Turning Children's Disabilities Into Superpowers
WHY YOU SHOULD CARE
Because he's empowering a new generation.
By Joshua Eferighe
- Joshua Leonard’s Team Supreme animated series, currently in development, is about a crime-fighting group of special-needs kids whose disabilities double as superpowers.
- One of few Black animators in the business, Leonard took the long road from his Mississippi upbringing to get here.
Zeek is an autistic young African American male with elite memory, intellect and a mind that can see everything. Li is a witty Asian American girl who, while born blind, has super smell and other enhanced senses thanks to her cross-modal neuroplasticity disorder. Sweet Pea, Zeek’s little sister, has sickle cell disease, but also a “melting hearts” superpower that allows her to manipulate minds to make any adult or child more loving, understanding and humble. They are part of Team Supreme — an animated series about a crime-fighting group of special-needs kids whose disabilities double as superpowers, currently in development with producers Lena Waithe and Jason Weaver.
“I want to see different-looking characters, man,” Joshua Leonard, the show’s creator, tells me passionately over the phone. “And because the animation industry didn’t have Black creators or Black animators like they should, that was me slapping them back.”
Obviously I’m not the best artist, but I always felt like I could compete.
Leonard, 37, is an animator and character designer for Netflix, whose journey has been all but easy. Born in Miami to a military family as the youngest of three boys, Joshua lived everywhere from Alaska to D.C. before finally settling in Mississippi. He and his brothers were all athletic too, playing football and baseball. Leonard had big-time college potential as a running back, but a knee injury turned him off the sport. His love has always been drawing — ever since kindergarten, when his eldest brother taught him. “Once I learned how to draw Garfield, I never put that pencil down,” he says.
After spending his first two years in community college, he decided to hone his craft, taking up graphic design at William Carey University in Mississippi. It was during this time that he developed an interest in special-needs kids, hearing about a coworker’s friend whose autistic son could recite the entire cast and crew of Disney movies — down to the boom mic operator — from memory after watching the credits. “That’s kinda where I got infatuated with disabilities and superpowers,” he says. But Hurricane Katrina destroyed the school, delaying Leonard’s dreams.
Starting in college, Leonard worked at Home Depot for more than a decade before taking his young daughter and never-say-die attitude and transferring to an Atlanta location, so he could enroll at the Art Institute campus nearby. The oldest one in his classes, he had to hustle. His routine: class in the morning, work at Home Depot from 3 p.m. to midnight, schoolwork until 4 a.m. He still managed to graduate summa cum laude in 2018 and was one of the commencement speakers, along with congressman and civil rights legend John Lewis.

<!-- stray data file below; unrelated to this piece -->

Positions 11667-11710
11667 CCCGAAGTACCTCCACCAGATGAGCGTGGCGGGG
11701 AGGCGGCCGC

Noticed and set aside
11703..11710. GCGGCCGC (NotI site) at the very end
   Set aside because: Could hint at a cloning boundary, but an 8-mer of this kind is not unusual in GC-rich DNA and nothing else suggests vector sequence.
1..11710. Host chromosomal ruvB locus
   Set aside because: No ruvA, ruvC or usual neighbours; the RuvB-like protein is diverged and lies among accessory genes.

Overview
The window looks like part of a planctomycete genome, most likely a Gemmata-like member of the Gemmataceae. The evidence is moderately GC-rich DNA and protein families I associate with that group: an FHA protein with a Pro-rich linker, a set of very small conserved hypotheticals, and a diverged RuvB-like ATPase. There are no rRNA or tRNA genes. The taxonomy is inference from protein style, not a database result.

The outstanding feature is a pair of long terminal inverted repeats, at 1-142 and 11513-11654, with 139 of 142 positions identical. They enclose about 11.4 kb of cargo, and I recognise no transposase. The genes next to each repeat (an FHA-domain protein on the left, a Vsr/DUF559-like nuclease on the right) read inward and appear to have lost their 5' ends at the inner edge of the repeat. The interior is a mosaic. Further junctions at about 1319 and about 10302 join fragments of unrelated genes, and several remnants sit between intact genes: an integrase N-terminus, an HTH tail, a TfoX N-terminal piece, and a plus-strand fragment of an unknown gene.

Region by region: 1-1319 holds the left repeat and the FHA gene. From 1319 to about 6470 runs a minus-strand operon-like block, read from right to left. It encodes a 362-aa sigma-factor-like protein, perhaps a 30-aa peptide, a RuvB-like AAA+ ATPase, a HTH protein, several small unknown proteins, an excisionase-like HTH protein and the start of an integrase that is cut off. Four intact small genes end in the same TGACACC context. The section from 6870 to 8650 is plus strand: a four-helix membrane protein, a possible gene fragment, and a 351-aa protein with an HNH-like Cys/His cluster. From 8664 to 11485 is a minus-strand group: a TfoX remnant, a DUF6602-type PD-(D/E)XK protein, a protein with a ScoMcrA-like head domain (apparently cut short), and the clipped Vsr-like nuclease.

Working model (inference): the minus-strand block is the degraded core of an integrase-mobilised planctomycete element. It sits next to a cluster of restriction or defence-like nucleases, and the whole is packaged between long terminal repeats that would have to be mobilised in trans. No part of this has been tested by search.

“When I went up there, I was going up there to kill everything,” Leonard says. “Any competition that was up there, I was going to body. And that’s what I did.” But once he graduated, he found it hard to find a job when rowing against institutional racism. “Obviously, I’m not the best artist, but I always felt like I could compete,” he says. “I would see people on LinkedIn and say: ‘Their stuff is not better than mine.’”
In recent months, the animation industry had made headlines amid America’s racial justice protests, as high-profile white actors voicing nonwhite characters, including Kristen Bell, announced they would step aside so a person of color could take their place. But the problem goes far beyond voicing. In the U.S., just 1 percent of animated film directors are women of color.
It makes Leonard’s achievement all the more impressive, says Cinzia Angelini, a veteran animation director based in Montreal who hired Leonard as an illustrator on her short film Mila, due out next year. “I wish I could say it’s normal, but in this world, and especially in the animation world, it is a big deal for a Black man to get such an important role” at Netflix, Angelini says.
It took connections from the Art Institute and his pieces going viral online for Leonard to eventually land the Netflix deal in August — but it was a bittersweet moment. Just 24 hours later, his eldest brother, the one who taught him how to draw, died of pneumonia.
But Leonard is pressing on, opening the door not just for Black animators, but for a different kind of onscreen hero. “Superheroes, like people with disabilities, often have to hide their identity,” says Nathan Todd, a life coach who tackles loneliness and disability and was born with cerebral palsy. “A project like this has the power to empower generations of kids.”
Correction: An earlier version of this story incorrectly stated that Team Supreme is in development at Netflix. The show is in development but has not yet been picked up.